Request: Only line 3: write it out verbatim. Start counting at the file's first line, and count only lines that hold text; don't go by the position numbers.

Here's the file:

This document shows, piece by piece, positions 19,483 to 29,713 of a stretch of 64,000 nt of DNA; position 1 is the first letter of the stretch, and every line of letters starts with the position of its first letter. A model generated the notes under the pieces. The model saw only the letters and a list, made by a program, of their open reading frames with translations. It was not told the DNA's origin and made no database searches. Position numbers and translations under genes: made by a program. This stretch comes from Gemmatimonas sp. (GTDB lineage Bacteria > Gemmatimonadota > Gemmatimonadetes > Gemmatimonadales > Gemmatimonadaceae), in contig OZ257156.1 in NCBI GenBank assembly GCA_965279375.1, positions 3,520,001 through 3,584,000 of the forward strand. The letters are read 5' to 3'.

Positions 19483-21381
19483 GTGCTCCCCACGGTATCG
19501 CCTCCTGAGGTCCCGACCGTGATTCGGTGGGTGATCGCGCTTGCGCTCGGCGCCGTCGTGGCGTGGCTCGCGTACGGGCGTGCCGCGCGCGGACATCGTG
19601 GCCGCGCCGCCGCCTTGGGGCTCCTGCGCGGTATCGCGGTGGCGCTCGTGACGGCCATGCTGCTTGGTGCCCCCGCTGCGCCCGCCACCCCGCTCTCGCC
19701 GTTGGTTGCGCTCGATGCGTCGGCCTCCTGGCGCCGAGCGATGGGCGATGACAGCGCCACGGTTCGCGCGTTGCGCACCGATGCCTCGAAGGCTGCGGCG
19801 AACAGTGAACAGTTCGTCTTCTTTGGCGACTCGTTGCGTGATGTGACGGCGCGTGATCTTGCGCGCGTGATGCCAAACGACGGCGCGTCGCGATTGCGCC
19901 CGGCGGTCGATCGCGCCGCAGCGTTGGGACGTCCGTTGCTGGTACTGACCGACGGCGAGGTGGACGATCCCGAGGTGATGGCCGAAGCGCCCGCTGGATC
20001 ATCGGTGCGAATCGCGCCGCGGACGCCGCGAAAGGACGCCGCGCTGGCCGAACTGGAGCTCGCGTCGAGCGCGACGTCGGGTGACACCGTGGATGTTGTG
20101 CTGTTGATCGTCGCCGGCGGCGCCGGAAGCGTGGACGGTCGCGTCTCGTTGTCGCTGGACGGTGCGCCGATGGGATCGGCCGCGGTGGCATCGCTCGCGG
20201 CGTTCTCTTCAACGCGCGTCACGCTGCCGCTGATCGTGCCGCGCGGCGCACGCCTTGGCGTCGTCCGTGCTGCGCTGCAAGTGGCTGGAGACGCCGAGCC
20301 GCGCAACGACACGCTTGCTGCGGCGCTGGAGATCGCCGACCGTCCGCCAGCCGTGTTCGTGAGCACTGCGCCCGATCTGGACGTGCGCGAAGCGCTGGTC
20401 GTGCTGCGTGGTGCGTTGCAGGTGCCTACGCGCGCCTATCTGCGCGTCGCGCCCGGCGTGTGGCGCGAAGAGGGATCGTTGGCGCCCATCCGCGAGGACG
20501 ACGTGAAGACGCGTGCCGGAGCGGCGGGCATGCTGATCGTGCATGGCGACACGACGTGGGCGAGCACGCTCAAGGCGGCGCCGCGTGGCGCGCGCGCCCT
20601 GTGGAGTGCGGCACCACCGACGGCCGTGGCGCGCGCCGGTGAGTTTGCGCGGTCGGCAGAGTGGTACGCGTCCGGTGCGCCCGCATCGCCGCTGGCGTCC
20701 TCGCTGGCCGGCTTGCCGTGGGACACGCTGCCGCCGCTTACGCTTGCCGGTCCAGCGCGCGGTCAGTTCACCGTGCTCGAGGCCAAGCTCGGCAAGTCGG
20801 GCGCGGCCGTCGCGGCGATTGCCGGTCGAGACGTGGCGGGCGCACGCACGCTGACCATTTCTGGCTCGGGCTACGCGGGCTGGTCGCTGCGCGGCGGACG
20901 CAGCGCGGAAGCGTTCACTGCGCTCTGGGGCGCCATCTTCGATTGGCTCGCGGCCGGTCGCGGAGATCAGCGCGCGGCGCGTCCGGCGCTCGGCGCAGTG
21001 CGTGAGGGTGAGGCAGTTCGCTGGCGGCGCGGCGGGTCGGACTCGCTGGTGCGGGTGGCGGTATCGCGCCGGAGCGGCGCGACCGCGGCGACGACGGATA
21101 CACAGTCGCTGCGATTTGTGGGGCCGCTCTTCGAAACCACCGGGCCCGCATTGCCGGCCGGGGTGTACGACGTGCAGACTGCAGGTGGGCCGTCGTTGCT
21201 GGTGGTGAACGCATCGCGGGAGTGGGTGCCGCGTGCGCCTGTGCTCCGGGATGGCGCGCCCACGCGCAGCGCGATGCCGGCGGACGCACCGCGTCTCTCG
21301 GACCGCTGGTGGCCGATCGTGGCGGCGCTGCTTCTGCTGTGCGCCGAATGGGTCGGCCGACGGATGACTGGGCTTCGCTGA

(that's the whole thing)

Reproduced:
19483 GTGCTCCCCACGGTATCG